Last summer I booked a lovely holiday villa in the Austrian Alps and wired over €200 as a deposit. I used one of the main British high-street banks, but to my horror was stung with a £25 fee on top of 2% commission. Worse still, the apartment owner was also hit with a €10 charge at his end. In total, the transaction took two days to complete and cost a whopping 25% in middlemen fees. Surely there must be a better way?
This is where Earthport steps in. Its banking network executes these type of cash transfers literally within hours and for up to 90% less than traditional providers. It does this by leveraging its global scale and netting off currency positions across all of its users.
Earthport (Aim: EPO)
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For instance, for the most popular destinations there are equal and opposite foreign-exchange flows, thus creating a natural equilibrium.
As such, in most instances there's no need to actually complete each individual transfer, but rather simply to manage the top level exposures thus eliminating the middlemen. All Earthport charges is a small fee, say £5 per transaction, while passing on the rest of the savings to its customers.
Great, so where can we use it? Well, it's still early days because Earthport is not a consumer-facing bank, but instead white-labels its proprietary software to other financial institutions such as DataCash, e-Clearing and ProPay.
One issue though with take-up from the top banks is that they are making so much money out of the existing system that they have no urgent desire to implement such cost-saving platforms. But this is a disruptive technology, like Skype's internet telephone service, and sooner or later there's going to be a mass exodus of disgruntled clients to services such as those offered by Earthport.
What's more, the firm is making good headway regardless, having already signed flagship deals with Lloyds, Experian and Standard Chartered possibly opening the flood-gates to further opportunities. If this comes about, then with its high fixed-cost base, the vast majority of extra income will fall straight to the bottom line.
The problem from an investment perspective is that the business hasn't yet hit its break-even turnover of around £5m a year. However, it's not too far off, with house broker Cenkos predicting 2009 revenues of £4.8m along with underlying earnings per share loss of 0.6p. And if the company can land a few more big names over the next two years, then I could readily see revenues snowball to £15m by 2011, generating earnings per share of more than 7p.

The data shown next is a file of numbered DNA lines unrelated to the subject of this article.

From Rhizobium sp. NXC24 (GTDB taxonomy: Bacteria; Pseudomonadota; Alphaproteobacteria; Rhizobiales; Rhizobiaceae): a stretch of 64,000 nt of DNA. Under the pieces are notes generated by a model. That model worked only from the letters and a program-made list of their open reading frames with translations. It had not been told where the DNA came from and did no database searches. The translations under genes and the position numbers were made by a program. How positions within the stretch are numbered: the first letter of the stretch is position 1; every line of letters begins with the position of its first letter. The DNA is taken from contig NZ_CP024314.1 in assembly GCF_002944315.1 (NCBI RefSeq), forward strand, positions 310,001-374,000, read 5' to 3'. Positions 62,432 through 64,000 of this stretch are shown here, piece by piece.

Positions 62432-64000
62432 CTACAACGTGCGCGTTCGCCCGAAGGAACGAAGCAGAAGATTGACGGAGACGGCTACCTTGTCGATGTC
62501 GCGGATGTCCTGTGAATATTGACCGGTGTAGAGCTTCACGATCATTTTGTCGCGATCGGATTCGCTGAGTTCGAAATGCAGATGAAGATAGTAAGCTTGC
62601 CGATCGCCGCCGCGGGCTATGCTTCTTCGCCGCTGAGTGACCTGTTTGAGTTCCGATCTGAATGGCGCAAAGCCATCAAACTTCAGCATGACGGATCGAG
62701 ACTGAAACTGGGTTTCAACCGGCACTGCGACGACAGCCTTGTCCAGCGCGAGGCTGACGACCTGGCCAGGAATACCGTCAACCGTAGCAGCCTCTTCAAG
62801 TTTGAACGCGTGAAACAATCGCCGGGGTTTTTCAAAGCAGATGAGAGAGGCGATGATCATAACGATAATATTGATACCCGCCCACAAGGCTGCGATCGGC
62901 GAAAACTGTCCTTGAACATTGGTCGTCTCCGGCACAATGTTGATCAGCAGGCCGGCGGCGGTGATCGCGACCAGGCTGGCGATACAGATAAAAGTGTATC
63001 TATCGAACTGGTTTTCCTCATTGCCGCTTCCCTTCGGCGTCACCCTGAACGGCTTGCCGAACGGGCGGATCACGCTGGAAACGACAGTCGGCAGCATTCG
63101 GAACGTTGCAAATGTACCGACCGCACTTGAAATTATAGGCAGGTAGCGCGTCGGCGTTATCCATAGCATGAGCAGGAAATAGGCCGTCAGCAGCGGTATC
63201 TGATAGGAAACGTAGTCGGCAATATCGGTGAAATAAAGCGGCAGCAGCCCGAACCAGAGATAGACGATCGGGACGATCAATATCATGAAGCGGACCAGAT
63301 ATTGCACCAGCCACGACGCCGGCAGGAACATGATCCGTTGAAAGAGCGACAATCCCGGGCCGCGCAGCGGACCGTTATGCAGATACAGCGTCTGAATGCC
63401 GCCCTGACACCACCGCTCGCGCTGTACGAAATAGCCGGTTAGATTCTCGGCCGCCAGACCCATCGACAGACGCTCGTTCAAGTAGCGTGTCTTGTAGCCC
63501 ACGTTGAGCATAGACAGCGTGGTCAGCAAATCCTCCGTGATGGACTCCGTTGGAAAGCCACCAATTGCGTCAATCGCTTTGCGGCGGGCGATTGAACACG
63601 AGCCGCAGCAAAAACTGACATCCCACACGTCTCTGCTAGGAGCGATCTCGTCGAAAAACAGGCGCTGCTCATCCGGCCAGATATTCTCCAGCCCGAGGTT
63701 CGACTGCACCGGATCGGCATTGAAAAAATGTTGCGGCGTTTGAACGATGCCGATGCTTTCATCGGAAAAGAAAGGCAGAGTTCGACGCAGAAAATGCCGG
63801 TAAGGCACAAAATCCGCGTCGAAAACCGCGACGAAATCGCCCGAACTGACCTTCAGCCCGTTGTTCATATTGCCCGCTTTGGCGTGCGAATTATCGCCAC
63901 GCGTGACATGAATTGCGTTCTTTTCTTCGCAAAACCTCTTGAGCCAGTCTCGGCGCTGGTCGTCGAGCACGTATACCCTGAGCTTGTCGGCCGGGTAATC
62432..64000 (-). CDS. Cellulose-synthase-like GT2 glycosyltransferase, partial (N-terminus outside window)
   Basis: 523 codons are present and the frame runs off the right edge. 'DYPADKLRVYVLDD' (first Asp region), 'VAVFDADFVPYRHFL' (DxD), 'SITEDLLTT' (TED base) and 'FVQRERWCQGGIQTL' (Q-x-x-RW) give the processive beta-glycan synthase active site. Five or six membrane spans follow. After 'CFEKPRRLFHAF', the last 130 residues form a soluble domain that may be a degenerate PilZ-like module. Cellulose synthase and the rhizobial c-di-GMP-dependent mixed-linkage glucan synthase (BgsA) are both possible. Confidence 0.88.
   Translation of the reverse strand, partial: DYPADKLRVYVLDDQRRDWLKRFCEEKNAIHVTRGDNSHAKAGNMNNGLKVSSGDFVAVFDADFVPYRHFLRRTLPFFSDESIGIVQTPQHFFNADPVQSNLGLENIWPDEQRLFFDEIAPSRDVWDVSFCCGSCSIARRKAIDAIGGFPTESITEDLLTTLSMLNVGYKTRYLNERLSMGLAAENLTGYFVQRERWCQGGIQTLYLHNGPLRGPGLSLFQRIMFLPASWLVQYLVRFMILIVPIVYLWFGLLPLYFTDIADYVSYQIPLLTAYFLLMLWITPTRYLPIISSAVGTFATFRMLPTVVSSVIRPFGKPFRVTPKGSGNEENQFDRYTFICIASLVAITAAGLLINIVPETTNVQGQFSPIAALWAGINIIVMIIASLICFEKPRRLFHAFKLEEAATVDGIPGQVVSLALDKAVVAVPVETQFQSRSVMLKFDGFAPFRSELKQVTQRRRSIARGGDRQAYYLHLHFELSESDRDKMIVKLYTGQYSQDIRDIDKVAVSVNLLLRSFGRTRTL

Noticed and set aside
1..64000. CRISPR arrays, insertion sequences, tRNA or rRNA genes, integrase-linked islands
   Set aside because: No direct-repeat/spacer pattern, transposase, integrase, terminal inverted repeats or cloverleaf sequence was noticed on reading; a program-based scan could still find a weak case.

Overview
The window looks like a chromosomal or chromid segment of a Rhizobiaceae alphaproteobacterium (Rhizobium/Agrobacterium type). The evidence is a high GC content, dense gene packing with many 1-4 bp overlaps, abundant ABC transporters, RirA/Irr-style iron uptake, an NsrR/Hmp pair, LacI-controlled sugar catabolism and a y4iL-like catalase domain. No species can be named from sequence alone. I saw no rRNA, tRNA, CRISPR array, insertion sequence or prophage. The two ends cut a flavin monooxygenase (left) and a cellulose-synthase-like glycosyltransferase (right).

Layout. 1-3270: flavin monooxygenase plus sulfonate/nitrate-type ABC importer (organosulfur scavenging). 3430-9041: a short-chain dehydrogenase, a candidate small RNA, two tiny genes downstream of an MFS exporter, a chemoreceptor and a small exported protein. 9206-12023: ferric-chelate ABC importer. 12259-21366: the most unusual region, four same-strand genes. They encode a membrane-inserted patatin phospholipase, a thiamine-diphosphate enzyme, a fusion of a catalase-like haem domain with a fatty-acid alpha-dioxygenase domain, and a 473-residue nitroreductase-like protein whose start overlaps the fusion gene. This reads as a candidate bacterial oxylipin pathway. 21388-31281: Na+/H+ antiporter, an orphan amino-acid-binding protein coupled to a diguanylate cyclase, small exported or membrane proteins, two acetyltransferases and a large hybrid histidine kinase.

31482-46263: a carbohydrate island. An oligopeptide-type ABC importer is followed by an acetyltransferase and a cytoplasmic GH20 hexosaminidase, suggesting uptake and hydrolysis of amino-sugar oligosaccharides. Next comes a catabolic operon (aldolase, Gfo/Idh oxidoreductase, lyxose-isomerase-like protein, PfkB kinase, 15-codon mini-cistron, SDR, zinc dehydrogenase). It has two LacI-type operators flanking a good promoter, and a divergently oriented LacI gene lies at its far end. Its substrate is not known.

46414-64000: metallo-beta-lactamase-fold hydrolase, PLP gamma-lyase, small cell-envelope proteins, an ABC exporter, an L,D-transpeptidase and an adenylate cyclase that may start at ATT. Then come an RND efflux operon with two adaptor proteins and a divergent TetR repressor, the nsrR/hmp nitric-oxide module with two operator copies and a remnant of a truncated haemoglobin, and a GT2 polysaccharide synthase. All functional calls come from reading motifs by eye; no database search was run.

Fine, but what do we need to watch out for? Well, being a small loss-making company operating in an increasingly competitive market means that the risks are high. More specifically, with net funds of £1.2m, there is an outside chance that more capital will be required if new deals are delayed. But for the adventurous investor, this is a gamble that could pay off handsomely.
Recommendation: high-risk BUY at 41.5p (market cap £34m)
Paul Hill also writes a weekly share-tipping newsletter, Precision Guided Investments
Paul gained a degree in electrical engineering and went on to qualify as a chartered management accountant. He has extensive corporate finance and investment experience and is a member of the Securities Institute.
Over the past 16 years Paul has held top-level financial management and M&A roles for blue-chip companies such as O2, GKN and Unilever. He is now director of his own capital investment and consultancy firm, PMH Capital Limited.
Paul is an expert at analysing companies in new, fast-growing markets, and is an extremely shrewd stock-picker.
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